Monday, June 18, 2012

Let's Roll with 12.10

As a consequence of our daily quality efforts, some very interesting developments have taken place for 12.10.

First, while knocking around UDS, it occured to me in a bit of a flash that all of the effort that we invest in freezing the archives to make Alphas and Beta releases for Ubuntu is wasted work that slows down our velocity. We have daily quality and we have started using -proposed in the development release, so the chance of having an uninstallable image is greatly reduced.

(you can read the discussion on @ubuntu-devel)

So, why do we have Alphas and Betas? After some discussion, it seems to come down to:

  1. Because we want to encourage widespread testing by community members on a variety of hardware at a regular cadence
  2. Because we want targets for features and bug fixes
  3. Because we need to test our ISO production capabilities
  4. Because we always had them

Does all the effort in freezing the archive actually help? I don't think so. In fact, I think it is counter-productive.

  1. We can do the same testing with daily images. Furthermore, we can do that testing at a cadence of our liking, or even out of cadence if we want to squeeze in a special test run at some point. The ISO tracker nicely accomedates this now.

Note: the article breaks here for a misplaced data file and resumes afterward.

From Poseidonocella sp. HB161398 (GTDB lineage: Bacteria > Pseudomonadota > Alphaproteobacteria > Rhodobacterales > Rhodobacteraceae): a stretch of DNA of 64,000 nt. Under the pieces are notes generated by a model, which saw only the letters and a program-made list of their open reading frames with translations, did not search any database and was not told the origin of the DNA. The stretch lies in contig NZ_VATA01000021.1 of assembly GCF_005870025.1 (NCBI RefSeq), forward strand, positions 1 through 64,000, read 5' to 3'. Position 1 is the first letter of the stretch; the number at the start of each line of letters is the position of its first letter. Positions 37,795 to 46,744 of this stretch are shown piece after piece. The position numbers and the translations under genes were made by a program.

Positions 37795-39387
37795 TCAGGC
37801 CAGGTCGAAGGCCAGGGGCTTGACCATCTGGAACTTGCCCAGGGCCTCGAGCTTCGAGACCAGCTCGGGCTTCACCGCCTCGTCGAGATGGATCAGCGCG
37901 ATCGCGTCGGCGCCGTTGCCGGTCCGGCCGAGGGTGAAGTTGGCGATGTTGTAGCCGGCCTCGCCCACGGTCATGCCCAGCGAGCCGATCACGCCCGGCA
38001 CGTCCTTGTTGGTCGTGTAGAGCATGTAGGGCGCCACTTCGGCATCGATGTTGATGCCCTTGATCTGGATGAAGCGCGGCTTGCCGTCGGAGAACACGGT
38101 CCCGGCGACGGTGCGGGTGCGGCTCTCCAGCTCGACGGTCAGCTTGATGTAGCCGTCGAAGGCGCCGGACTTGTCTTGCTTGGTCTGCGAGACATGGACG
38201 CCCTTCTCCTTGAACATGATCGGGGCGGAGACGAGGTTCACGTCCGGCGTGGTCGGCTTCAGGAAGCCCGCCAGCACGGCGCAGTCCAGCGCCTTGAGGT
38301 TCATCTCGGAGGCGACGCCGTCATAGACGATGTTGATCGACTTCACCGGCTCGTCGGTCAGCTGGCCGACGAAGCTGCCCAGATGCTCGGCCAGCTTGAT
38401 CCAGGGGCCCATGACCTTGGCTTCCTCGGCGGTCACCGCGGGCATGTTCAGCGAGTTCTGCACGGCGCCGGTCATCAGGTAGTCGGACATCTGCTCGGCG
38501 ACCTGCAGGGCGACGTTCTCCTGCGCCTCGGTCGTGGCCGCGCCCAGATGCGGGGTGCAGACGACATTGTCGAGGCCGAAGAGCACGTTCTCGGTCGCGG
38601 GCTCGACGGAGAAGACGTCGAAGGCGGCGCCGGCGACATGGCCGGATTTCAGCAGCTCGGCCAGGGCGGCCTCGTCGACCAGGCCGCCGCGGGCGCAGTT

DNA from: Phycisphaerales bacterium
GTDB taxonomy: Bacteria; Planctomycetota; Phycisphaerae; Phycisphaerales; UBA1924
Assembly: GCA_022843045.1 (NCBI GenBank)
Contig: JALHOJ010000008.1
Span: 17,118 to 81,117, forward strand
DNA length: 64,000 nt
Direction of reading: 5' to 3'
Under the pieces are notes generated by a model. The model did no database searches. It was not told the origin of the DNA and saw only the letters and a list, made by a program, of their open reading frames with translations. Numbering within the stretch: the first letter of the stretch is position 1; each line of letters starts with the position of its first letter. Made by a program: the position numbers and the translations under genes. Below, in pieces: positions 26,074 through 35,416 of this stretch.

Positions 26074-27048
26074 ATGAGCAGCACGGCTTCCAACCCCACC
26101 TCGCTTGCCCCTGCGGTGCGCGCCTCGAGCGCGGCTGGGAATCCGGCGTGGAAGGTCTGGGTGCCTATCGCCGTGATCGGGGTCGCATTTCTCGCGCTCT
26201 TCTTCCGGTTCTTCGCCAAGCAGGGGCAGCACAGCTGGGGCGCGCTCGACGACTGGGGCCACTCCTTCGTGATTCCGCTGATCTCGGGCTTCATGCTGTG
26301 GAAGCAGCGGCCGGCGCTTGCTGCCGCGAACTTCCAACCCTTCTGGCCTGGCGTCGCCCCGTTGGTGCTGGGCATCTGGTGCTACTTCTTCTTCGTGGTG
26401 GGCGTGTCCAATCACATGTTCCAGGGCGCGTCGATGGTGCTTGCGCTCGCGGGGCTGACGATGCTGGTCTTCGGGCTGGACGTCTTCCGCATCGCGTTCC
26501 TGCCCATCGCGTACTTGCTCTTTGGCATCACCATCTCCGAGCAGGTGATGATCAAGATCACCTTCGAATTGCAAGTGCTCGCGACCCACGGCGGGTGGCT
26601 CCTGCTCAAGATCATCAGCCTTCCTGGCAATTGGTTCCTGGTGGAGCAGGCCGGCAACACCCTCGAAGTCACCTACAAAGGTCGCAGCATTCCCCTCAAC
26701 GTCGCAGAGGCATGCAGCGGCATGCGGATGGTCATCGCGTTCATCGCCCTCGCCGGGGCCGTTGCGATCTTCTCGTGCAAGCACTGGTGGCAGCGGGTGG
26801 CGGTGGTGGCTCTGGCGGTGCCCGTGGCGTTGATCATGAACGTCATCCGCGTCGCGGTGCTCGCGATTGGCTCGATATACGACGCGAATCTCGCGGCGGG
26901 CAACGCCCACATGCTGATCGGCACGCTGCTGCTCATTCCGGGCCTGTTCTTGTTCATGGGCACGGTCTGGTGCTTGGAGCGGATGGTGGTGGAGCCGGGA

2. Freezing the archive, by definition, *stops* packages and therefore bug fixes and features from getting uploaded. 
  3. Surely we don't need to slow down everyone's work so that we can try producing ISOs, and surely we don't need to do it so often and early.
  4. Of course, "because we always did" is not much of a reason.

It seems that what is needed is a regular cadence of deep and broad testing by the community to augment our automated tests, along with trial runs to ensure that our ISO building tools and process are working. Thefore, I propose we:

  1. Stop with the alphas and betas and win back all of the development effort
  2. Increase the cadence of "ISO testing" to whatever we want or whatever the community team can manage
  3. Spin a trial ISO near what is not beta time
  4. Spin ISOs for release candidates


  1. Sounds a good approach to keep the work flowing.

    Its good to still have goals and targets, so people can judge what can get done in time. However, those goals & targets should be flexible enough to allow valuable work to get in to the distribution.


  2. One solution would be to declare 12.04 or 12.10 a rolling release. Updates and fixes could then be released when they were ready, not on a set date. The users would get far more stability, and all the pressure and shortcomings endured by the developers would dissolve overnight.

  3. +1 for rolling release... it seens the best way of delivering things for me.

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